During its 30 years of operation, Connecticut Yankee restricted access to the discharge canal by boat, but fishermen were allowed to gather along the banks of the man made inlet. The floating boom was removed in 2007 and the canal once again became popular with fishermen, this time arriving by water. But the boat access began to worry Connecticut Yankee managers…
The Connecticut River Watershed Council (CRWC) will use their 18th Annual Source to Sea Cleanup on Sept. 26, 27 as a way to push for solutions to river waste. The Cleanup supports policies and legislation that help keep waste from ending up in local rivers and streams. The Council also supports a new vision of zero waste for the Connecticut River and its tributaries.
U.S. Rep. Elizabeth Esty, D-5th District, appealed to officials and environmental groups Monday for help in building support for a bill that would give federal wild and scenic designation to part of the Farmington River. Esty said a federal wild and scenic designation opens up resources, including funding, for conservation projects. For more on this
Everyone can help watershed council keep Connecticut River clean
The overall plan addresses the river’s sediment and floodplain contamination extending into Connecticut, said agency regional spokesman Jim Murphy.
Send photos of you using any CT river from October to April and they’ll be shared with CT DEEP scientists. It will be useful as they find the balance between protecting river users and the negative impacts of disinfection (typically from chlorine). CT DEEP is revising their clean water standards this year so it’s important to act now.
The Housatonic Valley Association, 150 Kent Rd., received a $21,535 grant from the Connecticut Community Foundation on behalf of the Aspetuck Pomperaug River Partners.
Boaters, fisherman, hikers and bikers will soon have more information on available recreational and greenway opportunities along the Naugatuck River because of a $6,000 grant from the Connecticut Community Foundation to expand the Naugatuck River Web site.
Efforts to remove the Bristol Brass dam, also known as the Middle Street Dam, from the Pequabuck River received a boost last week. The Central Connecticut Regional Planning Agency will be receiving a $100,000 Long Island Sound Futures Fund grant to cover the remaining funds needed to complete the project.
Billed as the largest river cleanup in New England, the 17th annual Source to Sea Cleanup aims to clean up the Connecticut River from its northernmost reaches in New Hampshire, 300 yards from the Quebec border, to where it flows into Long Island Sound in Old Saybrook and Old Lyme.
Click on this Environmental Headline for more from Mark Zaretsky of the New Haven Register.
As students gear up for back-to-school, the Connecticut River Watershed Council (CRWC) urges teachers and educators to explore River of Words along the Connecticut River, an environmental art and poetry program promoting watershed awareness, literacy and the arts.
The additional $2.02 million in funding comes from a settlement with General Electric. The settlement included $7.75 million for projects in Connecticut aimed at restoring, rehabilitating or acquiring the equivalent of the natural resources and recreational uses of the Housatonic River that were injured by the release of PCBs. The PCBs were released from a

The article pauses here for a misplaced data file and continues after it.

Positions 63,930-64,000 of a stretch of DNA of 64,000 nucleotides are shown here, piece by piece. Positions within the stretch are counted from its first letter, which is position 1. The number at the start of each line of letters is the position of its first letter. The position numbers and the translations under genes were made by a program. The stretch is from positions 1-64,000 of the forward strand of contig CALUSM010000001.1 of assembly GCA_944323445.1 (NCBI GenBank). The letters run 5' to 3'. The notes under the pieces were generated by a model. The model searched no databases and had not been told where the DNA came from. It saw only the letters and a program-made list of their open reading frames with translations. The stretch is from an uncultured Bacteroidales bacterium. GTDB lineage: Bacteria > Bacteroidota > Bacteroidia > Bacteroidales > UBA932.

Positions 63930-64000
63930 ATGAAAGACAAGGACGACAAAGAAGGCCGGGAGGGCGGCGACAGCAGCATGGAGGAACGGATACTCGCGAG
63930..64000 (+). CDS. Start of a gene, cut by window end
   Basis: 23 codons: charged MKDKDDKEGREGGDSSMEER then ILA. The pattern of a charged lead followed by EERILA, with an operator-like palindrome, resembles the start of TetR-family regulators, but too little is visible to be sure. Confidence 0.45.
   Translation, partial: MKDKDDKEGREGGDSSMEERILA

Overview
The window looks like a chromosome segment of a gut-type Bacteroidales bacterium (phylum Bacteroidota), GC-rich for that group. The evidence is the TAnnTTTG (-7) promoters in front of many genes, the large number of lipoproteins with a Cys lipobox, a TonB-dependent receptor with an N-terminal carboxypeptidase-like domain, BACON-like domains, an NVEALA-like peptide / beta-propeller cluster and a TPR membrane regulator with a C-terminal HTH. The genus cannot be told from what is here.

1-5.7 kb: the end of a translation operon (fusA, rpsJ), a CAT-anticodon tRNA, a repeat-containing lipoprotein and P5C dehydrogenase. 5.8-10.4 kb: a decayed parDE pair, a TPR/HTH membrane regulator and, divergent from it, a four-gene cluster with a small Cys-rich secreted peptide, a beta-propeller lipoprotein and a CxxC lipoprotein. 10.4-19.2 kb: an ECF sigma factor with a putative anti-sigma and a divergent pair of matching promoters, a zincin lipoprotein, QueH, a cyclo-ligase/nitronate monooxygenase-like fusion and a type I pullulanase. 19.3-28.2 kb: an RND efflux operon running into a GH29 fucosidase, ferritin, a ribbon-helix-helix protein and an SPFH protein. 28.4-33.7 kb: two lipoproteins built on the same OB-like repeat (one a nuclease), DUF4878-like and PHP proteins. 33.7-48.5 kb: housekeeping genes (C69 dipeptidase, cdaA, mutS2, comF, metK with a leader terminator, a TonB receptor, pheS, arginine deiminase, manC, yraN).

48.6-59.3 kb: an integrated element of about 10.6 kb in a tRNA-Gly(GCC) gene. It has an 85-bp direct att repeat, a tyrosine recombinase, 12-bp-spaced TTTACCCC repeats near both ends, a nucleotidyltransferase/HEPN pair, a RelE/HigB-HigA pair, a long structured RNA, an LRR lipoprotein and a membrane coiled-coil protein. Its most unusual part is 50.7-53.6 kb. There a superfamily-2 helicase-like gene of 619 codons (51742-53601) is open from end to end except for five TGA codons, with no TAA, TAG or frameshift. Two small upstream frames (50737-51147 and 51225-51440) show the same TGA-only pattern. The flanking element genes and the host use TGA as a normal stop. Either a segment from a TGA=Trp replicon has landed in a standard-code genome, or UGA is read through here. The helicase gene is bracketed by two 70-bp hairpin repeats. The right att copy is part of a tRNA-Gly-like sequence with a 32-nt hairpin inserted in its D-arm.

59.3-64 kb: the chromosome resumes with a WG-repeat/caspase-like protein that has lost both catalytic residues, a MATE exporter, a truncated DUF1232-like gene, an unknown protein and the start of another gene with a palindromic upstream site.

These systems are Litchfield County’s East and West Aspetuck Rivers, which flow through five towns, and Pomperaug River, which flows through three towns in both Litchfield and New Haven Counties. Click on this Environmental Headline for more from Voices.
The Connecticut River Watershed Council has been working with the City of Middletown, Army Corps of Engineers and other stakeholders since the fall of 2011 on a restoration project in the area of the John S. Roth Memorial Well Field in order to protect Middletown drinking water and the Connecticut River. Click on this Environmental Headline for more of this story.
A paddling guide has been published by Housatonic Valley Association, a nonprofit environmental group that focuses on the river and the communities through which it courses. Click on this Environmental Headline for more on this story from the Litchfield County Times.
Dozens of speakers at a hearing Tuesday night denounced a plan to take water from the Farmington River Watershed to supply the University of Connecticut, saying it would harm an already stressed Farmington River, an important resource.
Click on this environmental headline for more on this story from The Hartford Courant.
Citizens will have more time to comment on a controversial plan by the University of Connecticut and The Metropolitan District to tap the upper Farmington River to serve the university’s growing water needs.
It will take about a month to move 50,000 cubic yards of silt and deepen the channel in the Housatonic River.
As game-changing laws go, the 1972 U.S. Clean Water Act ranks high. With images of rivers like the Cuyahoga burning and fish floating belly up in Lake Erie still fresh in the public’s mind, the Act transformed the nation’s relationship with fresh water. It forbade cities and industries from using rivers and lakes as waste
In response to a public outcry over water pollution, the Clean Water Act was passed into law in 1972 with strong bipartisan support. By making any discharges into the nation’s waters illegal without a permit and establishing protective water quality standards, the Act fundamentally revolutionized the way we address water pollution. As a result, chemical